The Budget might see allocation to the Zero Effect, Zero Defect (ZED) model, which aims to rate and help one million Small and Medium Enterprises (SMEs) deliver top quality products using clean technology.
This will facilitate the government’s ‘Make in India’ campaign to boost manufacturing. “ZED project will likely see some allocation this year in the Budget. The idea is to sensitise SMEs to give importance to packaging and branding. They will be trained to deliver quality products with Zero Defect, hence Zero Rejection,” said a government official.
The programme is expected to be launched in two months.
The ZED maturity model is being jointly worked out by the Ministry of Micro, Small and Medium Enterprises, Department of Industrial Policy and Promotion and the Quality Council of India, and is expected to be finalized within a month.
The plan is to help SMEs evolve and grow by providing adequate training and funding. “The idea is that Indian products must be perceived as top quality products by the world, which will help our manufacturers move up the value chain and draw buyers from the west,” said the official.
MSMEs contribute nearly eight per cent to the country’s gross domestic product, 45 per cent to manufacturing output and 40 per cent to exports.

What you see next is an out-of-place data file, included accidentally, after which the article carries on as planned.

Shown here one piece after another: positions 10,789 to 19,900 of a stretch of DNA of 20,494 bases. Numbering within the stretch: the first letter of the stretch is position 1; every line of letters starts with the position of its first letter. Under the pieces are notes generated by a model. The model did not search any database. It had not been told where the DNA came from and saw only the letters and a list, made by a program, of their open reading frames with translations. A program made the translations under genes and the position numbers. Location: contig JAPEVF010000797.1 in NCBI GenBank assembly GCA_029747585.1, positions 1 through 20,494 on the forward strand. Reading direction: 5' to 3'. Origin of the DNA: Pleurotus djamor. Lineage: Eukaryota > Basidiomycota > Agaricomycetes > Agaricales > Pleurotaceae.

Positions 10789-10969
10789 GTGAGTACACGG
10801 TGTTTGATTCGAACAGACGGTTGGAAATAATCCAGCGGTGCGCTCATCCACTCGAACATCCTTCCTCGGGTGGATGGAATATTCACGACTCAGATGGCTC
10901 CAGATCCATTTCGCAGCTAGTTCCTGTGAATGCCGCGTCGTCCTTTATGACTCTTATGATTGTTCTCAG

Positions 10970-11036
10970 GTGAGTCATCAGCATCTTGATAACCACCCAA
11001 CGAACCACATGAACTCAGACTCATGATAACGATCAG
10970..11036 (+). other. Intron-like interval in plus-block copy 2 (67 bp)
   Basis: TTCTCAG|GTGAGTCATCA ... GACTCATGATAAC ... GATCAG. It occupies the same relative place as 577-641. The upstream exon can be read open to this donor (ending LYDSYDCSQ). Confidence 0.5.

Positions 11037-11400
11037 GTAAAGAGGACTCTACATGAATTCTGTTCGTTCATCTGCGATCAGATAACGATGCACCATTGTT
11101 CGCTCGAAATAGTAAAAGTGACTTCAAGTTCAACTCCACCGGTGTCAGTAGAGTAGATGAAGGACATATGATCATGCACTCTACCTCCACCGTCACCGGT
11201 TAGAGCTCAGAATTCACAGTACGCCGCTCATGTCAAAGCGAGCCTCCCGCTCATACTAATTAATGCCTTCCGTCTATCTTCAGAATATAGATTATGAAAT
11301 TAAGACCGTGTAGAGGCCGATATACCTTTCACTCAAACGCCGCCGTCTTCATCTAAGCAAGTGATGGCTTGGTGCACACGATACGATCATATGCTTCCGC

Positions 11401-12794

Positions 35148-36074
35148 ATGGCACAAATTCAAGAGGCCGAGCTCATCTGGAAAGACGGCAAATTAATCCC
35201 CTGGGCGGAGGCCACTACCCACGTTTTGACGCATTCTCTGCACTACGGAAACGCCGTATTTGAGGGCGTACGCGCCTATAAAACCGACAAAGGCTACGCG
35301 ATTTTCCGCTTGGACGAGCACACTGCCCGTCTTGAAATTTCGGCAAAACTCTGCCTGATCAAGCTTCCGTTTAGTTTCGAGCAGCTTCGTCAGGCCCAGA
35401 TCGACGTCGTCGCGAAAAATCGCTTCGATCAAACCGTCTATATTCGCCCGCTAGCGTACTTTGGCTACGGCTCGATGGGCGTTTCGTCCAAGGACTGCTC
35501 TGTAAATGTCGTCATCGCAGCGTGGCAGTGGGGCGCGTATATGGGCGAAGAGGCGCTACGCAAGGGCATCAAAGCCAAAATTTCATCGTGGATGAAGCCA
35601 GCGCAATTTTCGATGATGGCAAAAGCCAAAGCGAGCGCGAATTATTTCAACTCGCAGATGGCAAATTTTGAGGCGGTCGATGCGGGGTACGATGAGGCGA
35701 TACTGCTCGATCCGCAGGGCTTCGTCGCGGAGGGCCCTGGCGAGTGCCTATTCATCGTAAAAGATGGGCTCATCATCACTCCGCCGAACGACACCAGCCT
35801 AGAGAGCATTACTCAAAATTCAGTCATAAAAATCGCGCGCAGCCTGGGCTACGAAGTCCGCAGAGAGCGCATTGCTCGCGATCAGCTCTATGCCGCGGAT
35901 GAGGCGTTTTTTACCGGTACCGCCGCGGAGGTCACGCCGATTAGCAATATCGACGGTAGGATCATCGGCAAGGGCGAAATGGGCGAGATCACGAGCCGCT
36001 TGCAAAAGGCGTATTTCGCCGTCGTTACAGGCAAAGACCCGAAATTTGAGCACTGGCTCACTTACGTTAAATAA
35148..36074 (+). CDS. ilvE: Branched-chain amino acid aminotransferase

The government has so far conducted close to 40 workshops on ZED across cities.
The idea is to have a globally recognised Brand India, famous for Zero Defect, Zero Effect manufacturing – free from defects, and with no adverse impact on the environment. The process involves manual skilling, technology upgrade and automation, among others.
“The Make in India campaign will see foreign companies come and set up manufacturing in the country and will require certain benchmark for quality. That makes it important for SMEs to improve processes and systems to ensure quality,” said the official.
Clean energy will be an important aspect of the model. “Enterprises will be encouraged and hand-held to adopt clean technology to attain sustainable growth trajectory. Manufacturing should also not have an adverse impact on the environment,” said the official.
The programme will initially focus on units in food products and beverages, textiles, fabricated metals products, chemicals and wearing apparel.
Companies will be assigned star ratings on a scale of one to five, based on their levels of competence, technology and quality on 61 parameters.
Along with that, there will be categories for each parameter ranging from bronze to silver, gold diamond and platinum. A bronze star will be the lowest rating, and diamond five stars the highest.
The parameters include infrastructure, quality of machines, waste disposal system, provisions to deal with smoke and fuel use.
There will be sector-specific parameters for each industry, such as food processing, textiles, leather and auto parts, for assessment.
Source: Business Standard